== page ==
I love meringues. They are, for me, a perfect balance of sugar, fluffiness and crunch. Add a splash of alcohol and a handful of flaked almonds, and frankly you’ve got a small mouthful of heaven.
I’m dangerously near to the delicious, but slowly-burning-a-hole-in-my-pocket Ottolenghi on Upper Street. His meringues are the best. Large, decadent, chewy and crunchy—they’re my kind of treat, a perfect mid-afternoon-slump solution. Too many, of course, and I won’t fit into my non-meringue-like wedding dress. Oh well. It’s a delicate balance.
The wonderful thing about Ottolenghi is you can recreate his vision in your own kitchen; I confess some of the recipes are ultra-fiddly, but the meringues are not. The approach however, is a tad unusual, and Swiss, apparently. Normally I would whisk the whites into submission, then add in sugar a bit at a time, then bake. Here, the egg whites are lightly cooked with the sugar first until it dissolves, then whipped for a good eight minutes before baking. This method produces a meringue which is more craggy, its crevasses bursting with brown sugar bubbles; the centres are softer, and the walls are thicker—it’s an altogether different experience.
First pot-hole – it’s easy to overcook the egg. If you have the heat too high, or leave the bain-marie for too long, you are in danger of creating a fried egg white sugar concoction. Not good.
After the melting comes the hardcore beating. I don’t yet own the obligatory artisan mixer with multiple attachments—am naturally considering adding it to the wedding list—so I stood for eight minutes, with a handheld beater on a high setting, watching the cooked egg and sugar transform into a glossy, gleaming mixure. I couldn’t resist a quick taste . Nor could the boy.
You don’t have to add alcohol—I just like the depth of flavour a touch of amaretto can add to the meringue. I leave it to the last minute when whisking then add a splash. And then you’re done. It’s that simple.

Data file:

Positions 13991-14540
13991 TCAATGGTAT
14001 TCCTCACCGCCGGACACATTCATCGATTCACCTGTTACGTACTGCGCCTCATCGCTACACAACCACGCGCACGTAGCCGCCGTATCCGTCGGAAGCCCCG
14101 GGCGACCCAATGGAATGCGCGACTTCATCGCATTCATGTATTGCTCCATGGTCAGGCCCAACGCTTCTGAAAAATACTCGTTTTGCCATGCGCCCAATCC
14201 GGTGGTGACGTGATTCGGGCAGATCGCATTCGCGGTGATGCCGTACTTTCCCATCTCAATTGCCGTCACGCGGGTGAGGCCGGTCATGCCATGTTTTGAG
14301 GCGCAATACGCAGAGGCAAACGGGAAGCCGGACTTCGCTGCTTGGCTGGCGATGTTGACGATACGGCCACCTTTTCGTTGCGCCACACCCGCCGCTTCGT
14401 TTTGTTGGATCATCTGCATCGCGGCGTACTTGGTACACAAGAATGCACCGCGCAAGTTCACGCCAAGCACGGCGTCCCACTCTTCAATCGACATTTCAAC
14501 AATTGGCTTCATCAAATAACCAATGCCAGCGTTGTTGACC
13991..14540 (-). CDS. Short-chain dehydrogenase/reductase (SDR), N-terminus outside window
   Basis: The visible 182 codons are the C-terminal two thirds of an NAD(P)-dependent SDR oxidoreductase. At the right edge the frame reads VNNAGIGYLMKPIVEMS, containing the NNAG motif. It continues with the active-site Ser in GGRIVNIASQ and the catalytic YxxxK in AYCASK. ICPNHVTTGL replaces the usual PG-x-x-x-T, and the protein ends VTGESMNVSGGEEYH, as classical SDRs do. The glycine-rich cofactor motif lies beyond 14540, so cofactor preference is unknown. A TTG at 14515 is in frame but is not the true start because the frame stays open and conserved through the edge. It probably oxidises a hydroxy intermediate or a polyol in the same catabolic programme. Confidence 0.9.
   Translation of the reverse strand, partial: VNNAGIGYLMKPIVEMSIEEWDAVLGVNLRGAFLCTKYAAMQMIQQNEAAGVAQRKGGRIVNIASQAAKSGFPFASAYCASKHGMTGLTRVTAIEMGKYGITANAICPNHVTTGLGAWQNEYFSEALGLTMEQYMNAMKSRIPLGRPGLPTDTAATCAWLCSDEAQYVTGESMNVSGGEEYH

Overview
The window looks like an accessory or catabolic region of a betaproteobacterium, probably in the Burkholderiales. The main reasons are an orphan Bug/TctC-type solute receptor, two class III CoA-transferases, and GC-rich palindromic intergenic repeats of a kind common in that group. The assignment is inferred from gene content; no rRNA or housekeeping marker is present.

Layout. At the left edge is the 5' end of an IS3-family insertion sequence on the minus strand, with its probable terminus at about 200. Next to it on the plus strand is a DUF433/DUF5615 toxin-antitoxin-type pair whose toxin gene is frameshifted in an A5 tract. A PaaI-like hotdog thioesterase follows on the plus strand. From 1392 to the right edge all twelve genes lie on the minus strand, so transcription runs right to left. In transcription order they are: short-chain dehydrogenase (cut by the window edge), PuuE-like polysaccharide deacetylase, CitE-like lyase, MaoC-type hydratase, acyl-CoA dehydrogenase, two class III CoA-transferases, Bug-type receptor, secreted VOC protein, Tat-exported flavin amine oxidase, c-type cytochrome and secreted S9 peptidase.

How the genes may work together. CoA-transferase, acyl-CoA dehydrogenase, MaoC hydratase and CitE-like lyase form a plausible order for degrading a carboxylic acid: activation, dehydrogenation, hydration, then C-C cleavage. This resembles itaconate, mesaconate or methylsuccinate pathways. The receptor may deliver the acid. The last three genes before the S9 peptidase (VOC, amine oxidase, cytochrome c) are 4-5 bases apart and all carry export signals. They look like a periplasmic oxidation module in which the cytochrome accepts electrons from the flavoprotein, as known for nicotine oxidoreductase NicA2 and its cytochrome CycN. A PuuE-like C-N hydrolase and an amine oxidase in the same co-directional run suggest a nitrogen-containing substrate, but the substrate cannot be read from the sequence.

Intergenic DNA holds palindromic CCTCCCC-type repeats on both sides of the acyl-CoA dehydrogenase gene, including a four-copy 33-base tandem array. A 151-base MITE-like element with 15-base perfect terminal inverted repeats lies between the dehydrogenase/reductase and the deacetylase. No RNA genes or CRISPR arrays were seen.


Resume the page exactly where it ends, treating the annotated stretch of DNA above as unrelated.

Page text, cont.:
I kept my meringues fairly petite—I prefer to have more to nibble on—but Ottolenghi’s large cracked meringues are very impressive and would do well as a pudding with cream or ice-cream. Using two spoons helps to keep the organic meringue-like shape with curves and points and cracks.
Next step? Slowly bake, and tuck in. I love the notion of these little sugary puffs keeping in airtight containers for a week or so, but I can’t imagine them lasting for more than a day or two in my house.
Makes 10, adapted from Ottolenghi’s Cookbook
* 170g egg whites (about 5)
* 220g caster sugar
* 120g dark brown sugar
* 30g flaked almonds
* 2 tablespoons amaretto
Preheat the oven to 110˚C with two oven shelves well-spaced out and find two large baking sheets.
Put the egg whites and sugars in a heatproof bowl or bain-marie, and heat over a pan of simmering water until just finger hot (Ottolenghi says about 40˚C).
Remove from the heat and whip with an electric whisk or mixer for about eight minutes, until stiff and glossy and holding its shape when you spoon a bit out. Add the amaretto and whisk for another 30 seconds.
Line the baking sheets with greaseproof paper, using blobs of meringue in the corner to stick it down. With two large spoons, form balls of meringues on the baking sheets – about the size of a ping pong ball. Space them out as much as you can. Sprinkle with the flaked alondss.
Bake in the oven for about 2 and a half hours – they should be hard underneath with a bit of give in the top centres. Allow to cool (in the oven, if you’re somewhere humid) and then store in airtight containers